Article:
Here I am, at long last, back to my Linux column - sorry, but I've been locked away in a dungeon with PC World's Applications Development team for the last few months.
While I was away, the Linux landscape changed. Ubuntu loosed its latest version of Dapper Drake (aka version 6.06 LTS) on the world, to widespread acclaim. Novell's SUSE Linux got a spiffy upgrade, as did Xandros Desktop Linux and Fedora Core. And the folks at Linspire announced their Freespire offering (which smells to me like a reaction to the success of Ubuntu - more on Freespire in a future column, perhaps). Also, there's been a curious (and encouraging) set of Linux adoptions among high-profile alpha-geeks like Tim Bray, Mark Pilgrim and Cory Doctorow, who are surprisingly leaving their Macs behind.
One thing that hasn't changed: people keep asking me, "Isn't Linux still hard to install?" Look, it's 2006 - can we please stop asking this question? Check out the new installer in the Dapper Drake edition of Ubuntu, and tell me if you've ever experienced an easier OS installation. The setup CD itself is a so-called live CD that boots to a fully-fledged Ubuntu desktop. This means that even before you actually install, you can test everything before you commit.
Begin by visiting www.ubuntu.com/download. Expect to spend an hour (or several, even on broadband) downloading the installation disc image and burn it to a CD. Better still, boot from the September 2006 issue's Cover Disc, which has 6.06 already on it.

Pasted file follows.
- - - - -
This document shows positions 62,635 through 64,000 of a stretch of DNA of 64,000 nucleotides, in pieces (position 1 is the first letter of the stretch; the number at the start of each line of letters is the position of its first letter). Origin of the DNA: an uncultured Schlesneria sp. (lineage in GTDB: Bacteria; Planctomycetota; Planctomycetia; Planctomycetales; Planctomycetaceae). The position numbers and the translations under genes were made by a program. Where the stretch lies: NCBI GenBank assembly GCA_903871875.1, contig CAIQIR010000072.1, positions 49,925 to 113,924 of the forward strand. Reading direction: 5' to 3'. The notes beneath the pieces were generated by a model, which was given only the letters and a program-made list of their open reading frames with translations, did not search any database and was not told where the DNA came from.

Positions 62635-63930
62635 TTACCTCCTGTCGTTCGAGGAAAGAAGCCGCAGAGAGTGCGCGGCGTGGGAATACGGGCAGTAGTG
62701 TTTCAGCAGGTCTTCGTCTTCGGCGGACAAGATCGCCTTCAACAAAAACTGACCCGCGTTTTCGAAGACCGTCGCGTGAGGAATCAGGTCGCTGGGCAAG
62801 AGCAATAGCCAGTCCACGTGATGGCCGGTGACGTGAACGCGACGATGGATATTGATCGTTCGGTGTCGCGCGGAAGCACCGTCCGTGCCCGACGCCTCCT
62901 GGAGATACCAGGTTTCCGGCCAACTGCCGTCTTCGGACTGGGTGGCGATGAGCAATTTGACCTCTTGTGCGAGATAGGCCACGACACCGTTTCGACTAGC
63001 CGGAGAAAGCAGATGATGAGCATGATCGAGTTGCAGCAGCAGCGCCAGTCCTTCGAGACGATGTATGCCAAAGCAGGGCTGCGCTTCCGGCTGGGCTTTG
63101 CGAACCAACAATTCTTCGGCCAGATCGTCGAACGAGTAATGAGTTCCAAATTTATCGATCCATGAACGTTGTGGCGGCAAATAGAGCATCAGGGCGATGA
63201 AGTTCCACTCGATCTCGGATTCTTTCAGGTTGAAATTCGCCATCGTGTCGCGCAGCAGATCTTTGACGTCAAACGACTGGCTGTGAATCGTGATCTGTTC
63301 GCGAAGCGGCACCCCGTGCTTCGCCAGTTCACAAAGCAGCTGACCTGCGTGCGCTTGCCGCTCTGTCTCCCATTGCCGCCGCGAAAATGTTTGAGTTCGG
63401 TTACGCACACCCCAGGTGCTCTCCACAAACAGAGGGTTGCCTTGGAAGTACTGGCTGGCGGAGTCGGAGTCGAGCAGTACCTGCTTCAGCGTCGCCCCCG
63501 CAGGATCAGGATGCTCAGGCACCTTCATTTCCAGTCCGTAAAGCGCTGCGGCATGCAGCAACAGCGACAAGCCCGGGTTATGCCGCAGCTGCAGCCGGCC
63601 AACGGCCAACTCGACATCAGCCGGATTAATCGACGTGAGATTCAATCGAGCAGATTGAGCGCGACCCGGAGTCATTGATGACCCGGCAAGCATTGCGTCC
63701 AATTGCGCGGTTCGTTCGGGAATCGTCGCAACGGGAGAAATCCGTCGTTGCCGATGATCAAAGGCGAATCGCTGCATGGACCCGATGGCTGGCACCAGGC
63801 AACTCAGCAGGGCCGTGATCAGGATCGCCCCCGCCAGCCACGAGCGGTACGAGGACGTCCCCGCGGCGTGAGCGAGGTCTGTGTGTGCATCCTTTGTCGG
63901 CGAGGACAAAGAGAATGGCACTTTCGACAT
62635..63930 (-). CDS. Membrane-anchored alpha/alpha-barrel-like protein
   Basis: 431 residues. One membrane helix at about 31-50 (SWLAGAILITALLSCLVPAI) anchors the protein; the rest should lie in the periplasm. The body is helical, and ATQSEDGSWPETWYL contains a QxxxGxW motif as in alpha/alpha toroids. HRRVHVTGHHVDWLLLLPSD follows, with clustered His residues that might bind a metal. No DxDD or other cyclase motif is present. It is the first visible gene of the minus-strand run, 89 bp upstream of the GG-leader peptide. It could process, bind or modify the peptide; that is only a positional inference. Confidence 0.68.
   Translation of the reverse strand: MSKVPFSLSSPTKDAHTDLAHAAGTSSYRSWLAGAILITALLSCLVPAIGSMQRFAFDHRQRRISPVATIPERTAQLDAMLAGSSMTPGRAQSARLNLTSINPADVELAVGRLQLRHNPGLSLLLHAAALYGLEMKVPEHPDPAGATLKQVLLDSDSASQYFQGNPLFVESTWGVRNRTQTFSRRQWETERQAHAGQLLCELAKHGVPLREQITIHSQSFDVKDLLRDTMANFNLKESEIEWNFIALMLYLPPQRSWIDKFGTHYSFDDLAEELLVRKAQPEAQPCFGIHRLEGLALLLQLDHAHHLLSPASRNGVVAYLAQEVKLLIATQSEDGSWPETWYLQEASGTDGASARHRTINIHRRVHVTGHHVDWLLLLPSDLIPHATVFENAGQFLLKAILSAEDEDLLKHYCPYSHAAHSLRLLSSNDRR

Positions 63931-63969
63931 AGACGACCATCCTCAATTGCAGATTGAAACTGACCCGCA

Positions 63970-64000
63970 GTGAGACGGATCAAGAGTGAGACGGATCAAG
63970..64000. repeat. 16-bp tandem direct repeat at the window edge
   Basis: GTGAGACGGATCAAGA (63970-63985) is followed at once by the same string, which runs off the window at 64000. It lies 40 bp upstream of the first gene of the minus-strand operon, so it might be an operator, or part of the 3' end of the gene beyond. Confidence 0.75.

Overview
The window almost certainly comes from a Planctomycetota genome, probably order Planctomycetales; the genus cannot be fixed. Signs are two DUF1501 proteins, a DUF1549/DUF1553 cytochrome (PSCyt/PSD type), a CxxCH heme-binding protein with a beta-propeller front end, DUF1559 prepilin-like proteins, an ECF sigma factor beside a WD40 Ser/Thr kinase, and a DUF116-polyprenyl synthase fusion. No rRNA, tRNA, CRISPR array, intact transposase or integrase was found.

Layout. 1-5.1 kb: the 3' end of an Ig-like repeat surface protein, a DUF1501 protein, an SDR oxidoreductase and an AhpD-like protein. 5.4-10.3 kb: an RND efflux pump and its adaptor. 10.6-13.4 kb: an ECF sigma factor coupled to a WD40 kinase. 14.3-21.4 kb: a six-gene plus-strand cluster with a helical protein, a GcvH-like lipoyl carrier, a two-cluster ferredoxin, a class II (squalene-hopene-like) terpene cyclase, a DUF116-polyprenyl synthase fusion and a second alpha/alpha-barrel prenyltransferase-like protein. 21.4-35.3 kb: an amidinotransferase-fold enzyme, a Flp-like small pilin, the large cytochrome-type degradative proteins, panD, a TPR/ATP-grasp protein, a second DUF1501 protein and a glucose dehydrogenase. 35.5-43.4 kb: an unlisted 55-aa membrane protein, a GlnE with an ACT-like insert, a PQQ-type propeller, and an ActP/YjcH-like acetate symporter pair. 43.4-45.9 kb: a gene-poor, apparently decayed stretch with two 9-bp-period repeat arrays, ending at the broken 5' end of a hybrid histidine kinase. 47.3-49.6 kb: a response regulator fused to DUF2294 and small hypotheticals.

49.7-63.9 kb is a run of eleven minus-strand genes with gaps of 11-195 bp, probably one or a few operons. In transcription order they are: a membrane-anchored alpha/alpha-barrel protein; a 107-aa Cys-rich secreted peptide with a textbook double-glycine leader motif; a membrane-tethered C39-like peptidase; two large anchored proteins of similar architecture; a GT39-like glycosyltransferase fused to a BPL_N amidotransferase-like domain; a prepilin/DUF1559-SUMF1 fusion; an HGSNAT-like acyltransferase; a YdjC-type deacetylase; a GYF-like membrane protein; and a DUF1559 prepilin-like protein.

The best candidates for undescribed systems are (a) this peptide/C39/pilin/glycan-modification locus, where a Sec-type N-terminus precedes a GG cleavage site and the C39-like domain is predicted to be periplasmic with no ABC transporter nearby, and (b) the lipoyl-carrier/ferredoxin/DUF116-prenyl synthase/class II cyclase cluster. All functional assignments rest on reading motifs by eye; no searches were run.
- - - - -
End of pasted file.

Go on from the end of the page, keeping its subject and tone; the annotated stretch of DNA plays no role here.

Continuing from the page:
The boot process is likely to take a good long while, as Ubuntu gets to know your hardware, your network connection, and all the intricacies of your particular PC. But within a few minutes, you'll see a clean, orangey-brown Ubuntu desktop - see Figure 1.
You can launch applications, surf the Web, and so forth. Take this opportunity to see that all your hardware works. Test the sound. Print a document. Plug in your camera or your iPod. Chances are very good that Ubuntu will happily talk to all of these devices and more. (Possible exceptions include MP3 players with Microsoft's "Plays For Sure" designation.)
If you're satisfied that Linux plays nicely on your PC, you can confidently double-click the Install icon on the desktop. Gone are the days when a Linux installer required you to have detailed notes about your hardware at the ready: the few questions Ubuntu will ask you are no more involved than what language you speak, what time zone you live in, and your name. The most technical question you'll be asked is how much you want to shrink any existing Windows partition on your hard drive. (You must do this to make room for Ubuntu, which needs to run in its own partitions.)
This brings up another frequently asked question: "How small should I make the Windows partition?" You'll have to answer that one for yourself, based on how you use Windows. Personally, there are only two reasons I ever boot Windows on my PC: to play a game, or to run tax software. Once you've answered Ubuntu's partitioning question, the installer does its work. While your new OS is being installed, the desktop environment that the CD booted remains at your disposal. Surf the Web, play solitaire - whatever. Ubuntu doesn't care. (Can your other operating system run while it's being installed? I didn't think so.) When the installation is complete, you'll be prompted to reboot. And there you are. Now it's time to tweak it to meet your immediate needs.
Back in the May issue, I explained that, for legal reasons, Ubuntu Linux comes with some "batteries not included": if you want to play a DVD or an MP3 file, enable your graphics card's 3-D capabilities, or watch streaming video in your Web browser, there's still some work left for you once you've booted into your fresh Ubuntu system.